Because you really don’t want to catch your teen with her hand in the cookie jar. (Or in the fridge, or with the car keys, or on her phone during class.)
Not if you value your relationship with her.
A better idea: Catch her being GOOD. Accept and love her even when she’s not. And let her know you expect greater and better.
This year’s Ichud Girls High School Teachers Orientation on September 6th featured a talk by Dr. Tamara Perlman, PsyD so riveting, it nearly upstaged the cheesecake and hot breakfast buffet.
Dr. Perlman is a renowned clinical psychologist with years of experience under her belt, specializing in trauma in adolescents. In her warm and captivating style, she focused on the far-reaching effects empowering teacher relationships have on struggling students.
Her years of clinical work have proven what many have suspected all along: after Mom, Teacher is the number one go-to person in a teen’s life.
Simple measures of showing up, spending time, and acknowledging their struggles and efforts as unique G-dly beings, protect our teens from the default messages their brains are wired to play: “I’m stupid,” “Nothing I do makes a difference,” or “What’s the point anyway?”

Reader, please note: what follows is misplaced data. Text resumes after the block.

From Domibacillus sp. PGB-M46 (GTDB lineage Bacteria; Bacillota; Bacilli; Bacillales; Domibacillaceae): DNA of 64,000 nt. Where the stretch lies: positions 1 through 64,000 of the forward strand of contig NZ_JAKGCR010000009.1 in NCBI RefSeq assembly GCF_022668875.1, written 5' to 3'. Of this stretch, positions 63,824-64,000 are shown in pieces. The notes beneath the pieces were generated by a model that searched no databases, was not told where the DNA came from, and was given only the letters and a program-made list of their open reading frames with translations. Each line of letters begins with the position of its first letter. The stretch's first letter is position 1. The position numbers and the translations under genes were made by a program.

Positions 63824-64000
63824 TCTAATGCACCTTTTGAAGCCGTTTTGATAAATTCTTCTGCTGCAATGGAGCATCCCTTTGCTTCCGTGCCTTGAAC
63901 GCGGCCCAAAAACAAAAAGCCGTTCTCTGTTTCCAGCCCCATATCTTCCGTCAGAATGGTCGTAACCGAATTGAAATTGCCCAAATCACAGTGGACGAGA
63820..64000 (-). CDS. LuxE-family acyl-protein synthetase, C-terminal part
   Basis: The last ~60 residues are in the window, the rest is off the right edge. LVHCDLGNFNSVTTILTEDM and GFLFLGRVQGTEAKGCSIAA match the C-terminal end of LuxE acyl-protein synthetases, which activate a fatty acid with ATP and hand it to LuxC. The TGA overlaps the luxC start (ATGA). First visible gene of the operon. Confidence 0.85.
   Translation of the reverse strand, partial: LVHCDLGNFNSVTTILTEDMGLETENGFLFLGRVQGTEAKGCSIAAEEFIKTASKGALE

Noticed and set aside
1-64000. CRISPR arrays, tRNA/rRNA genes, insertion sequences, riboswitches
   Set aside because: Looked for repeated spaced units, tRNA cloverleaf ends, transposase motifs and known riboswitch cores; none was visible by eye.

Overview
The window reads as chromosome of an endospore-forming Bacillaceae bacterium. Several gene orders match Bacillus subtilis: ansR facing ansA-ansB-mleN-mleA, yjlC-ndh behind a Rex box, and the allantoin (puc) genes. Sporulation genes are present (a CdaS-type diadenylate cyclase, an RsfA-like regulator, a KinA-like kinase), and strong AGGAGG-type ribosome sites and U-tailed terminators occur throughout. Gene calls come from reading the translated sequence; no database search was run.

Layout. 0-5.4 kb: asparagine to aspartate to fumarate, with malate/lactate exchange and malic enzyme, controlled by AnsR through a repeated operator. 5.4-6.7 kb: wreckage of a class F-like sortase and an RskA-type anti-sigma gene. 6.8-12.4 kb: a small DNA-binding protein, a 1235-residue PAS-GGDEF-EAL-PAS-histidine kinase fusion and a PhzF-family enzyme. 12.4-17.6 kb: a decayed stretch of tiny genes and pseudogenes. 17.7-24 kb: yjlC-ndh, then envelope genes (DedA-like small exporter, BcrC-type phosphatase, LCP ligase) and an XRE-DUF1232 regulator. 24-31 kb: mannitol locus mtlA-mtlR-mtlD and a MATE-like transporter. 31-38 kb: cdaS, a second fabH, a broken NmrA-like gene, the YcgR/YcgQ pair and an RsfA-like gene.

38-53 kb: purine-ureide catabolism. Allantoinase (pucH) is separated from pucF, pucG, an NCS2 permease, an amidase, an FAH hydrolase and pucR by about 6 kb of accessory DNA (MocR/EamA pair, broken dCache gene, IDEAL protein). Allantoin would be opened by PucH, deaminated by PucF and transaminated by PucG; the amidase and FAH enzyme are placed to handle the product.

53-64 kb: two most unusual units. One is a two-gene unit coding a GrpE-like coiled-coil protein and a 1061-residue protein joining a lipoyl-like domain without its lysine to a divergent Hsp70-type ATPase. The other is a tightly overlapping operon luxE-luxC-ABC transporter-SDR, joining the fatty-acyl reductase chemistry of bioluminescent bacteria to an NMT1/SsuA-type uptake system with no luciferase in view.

The goal is to celebrate them where they’re at.
- When you say: “You took notes in class today! Not easy with a Regent subject,” She thinks, “I’m a capable person.”
- When you say: “You made it to class within five minutes of the bell!!! Woohoo!” She thinks, “I’m a competent person.”
- “When you say “You davened Mincha every day this week!?! Those tefillos will rock the heavens!” She thinks, “I’m a connected person.”
And it’s this belief, this self-perception that imprints on her soul and psyche, reshaping her reality, and creating promise and purpose in her young life.
⚠ Hold it right there, Mrs. Bergstein! ⚠
Are you suggesting that I turn a blind eye and pretend my daughter or student is a faultless angel who can do no wrong? Where’s accountability? Where’s responsibility?
No, I’m not.
Because if you never expect more from your teen, you won’t get more.
Dr. Perlman explained that all leadership is in conflict between acceptance and expectation. A parent or teacher is the quintessential tightrope walker, the ultimate purveyor of symmetry in a child’s life.
In the word “emes,” spelled aleph mem taf, the aleph symbolizes the emunah, the unconditional love in the relationship. At the opposite end of the word, the taf represents the Torah, the rules and regulations we are expected to follow.
And in the middle is the mem, the mother or Morah, who constantly pulls between both, creating the right balance and finding the right tension point that will communicate both acceptance and expectation.
Staying in that space is what generates greatness and growth for our girls.
Takes your breath away, no? I thought so too. Keep that thought warm.
To cap off a superb event, my team and I released a reward system that changes how we at Ichud look at student struggles — specifically with attendance and class preparation.
All the right elements are there: acceptance, expectation, and student-driven accountability.
You can take your hand out of the cookie jar now.
We’re not looking. 🙈